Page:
We knew it would happen some day... as soon as the Web 2.0 hype encouraged people to create REST and AJAX APIs, hackers would find fun new ways to abuse them... Today's security scare is brought to you by DNS Rebinding (Hat tip Artur Bergman).
The nifty things about AJAX is that it allows you to make XML requests back to the originating server. It won't let you make requests to other servers, only to the one you are connected to. So if you're browsing the google.com web site, you can only make AJAX requests to google.com. I always thought this same-origin policy was a bit restrictive, and probably wasn't as safe as everybody thought, so it always annoyed me. I usually choose remote scripting instead of AJAX for this reason.
Now it turns out you can completely hijack this same-origin policy with sneaky DNS settings... and an evil web site can use AJAX to connect to any resource behind your corporate firewall!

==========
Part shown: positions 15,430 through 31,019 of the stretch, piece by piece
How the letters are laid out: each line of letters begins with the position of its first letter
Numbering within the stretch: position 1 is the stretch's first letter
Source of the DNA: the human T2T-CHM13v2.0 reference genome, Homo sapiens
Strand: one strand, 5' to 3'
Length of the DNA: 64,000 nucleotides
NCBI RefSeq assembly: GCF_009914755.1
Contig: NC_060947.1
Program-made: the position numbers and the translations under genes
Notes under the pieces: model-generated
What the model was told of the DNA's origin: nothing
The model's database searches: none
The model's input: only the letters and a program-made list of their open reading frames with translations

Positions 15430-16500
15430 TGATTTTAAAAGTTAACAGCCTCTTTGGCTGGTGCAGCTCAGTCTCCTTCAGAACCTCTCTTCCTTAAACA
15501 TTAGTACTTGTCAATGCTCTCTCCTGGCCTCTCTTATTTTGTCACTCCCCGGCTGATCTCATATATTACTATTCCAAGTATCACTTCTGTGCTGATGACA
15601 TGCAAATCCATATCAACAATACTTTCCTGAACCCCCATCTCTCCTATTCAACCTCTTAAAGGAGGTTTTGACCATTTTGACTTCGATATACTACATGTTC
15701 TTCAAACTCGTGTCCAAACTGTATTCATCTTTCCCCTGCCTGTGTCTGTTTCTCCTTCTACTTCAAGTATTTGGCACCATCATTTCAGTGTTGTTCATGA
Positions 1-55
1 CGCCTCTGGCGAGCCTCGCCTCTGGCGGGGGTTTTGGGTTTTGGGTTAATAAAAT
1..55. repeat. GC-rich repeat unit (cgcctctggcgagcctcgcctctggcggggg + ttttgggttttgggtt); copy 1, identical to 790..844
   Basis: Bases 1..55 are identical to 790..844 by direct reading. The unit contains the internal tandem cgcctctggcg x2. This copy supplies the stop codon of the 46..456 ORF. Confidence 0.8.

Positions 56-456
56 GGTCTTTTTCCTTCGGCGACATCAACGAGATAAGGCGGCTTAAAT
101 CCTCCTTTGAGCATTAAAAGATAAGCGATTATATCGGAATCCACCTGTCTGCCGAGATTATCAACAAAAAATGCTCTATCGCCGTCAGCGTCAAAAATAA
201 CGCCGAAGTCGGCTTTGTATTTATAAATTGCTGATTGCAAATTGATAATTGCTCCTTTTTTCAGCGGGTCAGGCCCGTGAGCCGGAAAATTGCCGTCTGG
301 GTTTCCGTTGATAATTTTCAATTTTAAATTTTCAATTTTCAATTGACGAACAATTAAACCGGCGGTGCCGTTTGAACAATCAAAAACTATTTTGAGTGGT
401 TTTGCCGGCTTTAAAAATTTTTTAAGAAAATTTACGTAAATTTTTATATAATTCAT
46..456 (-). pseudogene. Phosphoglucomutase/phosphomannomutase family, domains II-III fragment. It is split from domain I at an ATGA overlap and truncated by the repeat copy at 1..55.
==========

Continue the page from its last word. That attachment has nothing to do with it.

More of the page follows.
Lets assume you accidentally go to some evil web site, like evil.com. First, your computer translates evil.com into an IP address, such as 220.127.116.11. Normally, this IP address data is cached for a long time, but its possible to set up evil.com's DNS servers to expire the cache every 5 seconds. That means for every request, your browser needs to look up the IP address again.
So, lets say the hacker (or some robot) at evil.com notices you're on the site. It then changes the DNS address to something different... say 10.10.1.1, or any other IP address inside your corporate network. That means the next request you make to evil.com will be sent to an internal server instead.
Pretty evil, those guys at evil.com...
These attack forms are nothing new -- I covered a mundane variation of this in my security presentation at Crescendo 2006... but AJAX plus DNS rebinding makes this method even more attractive to hackers.
If you're running Stellent/Oracle, I'd HIGHLY recommend installing the HtmlPostAuthenticator component. If properly configured, it should really help mitigate attacks of this nature. This attack is also highly noisy, so unless the hacker knows your network very well, most intrusion detection systems should catch it eventually.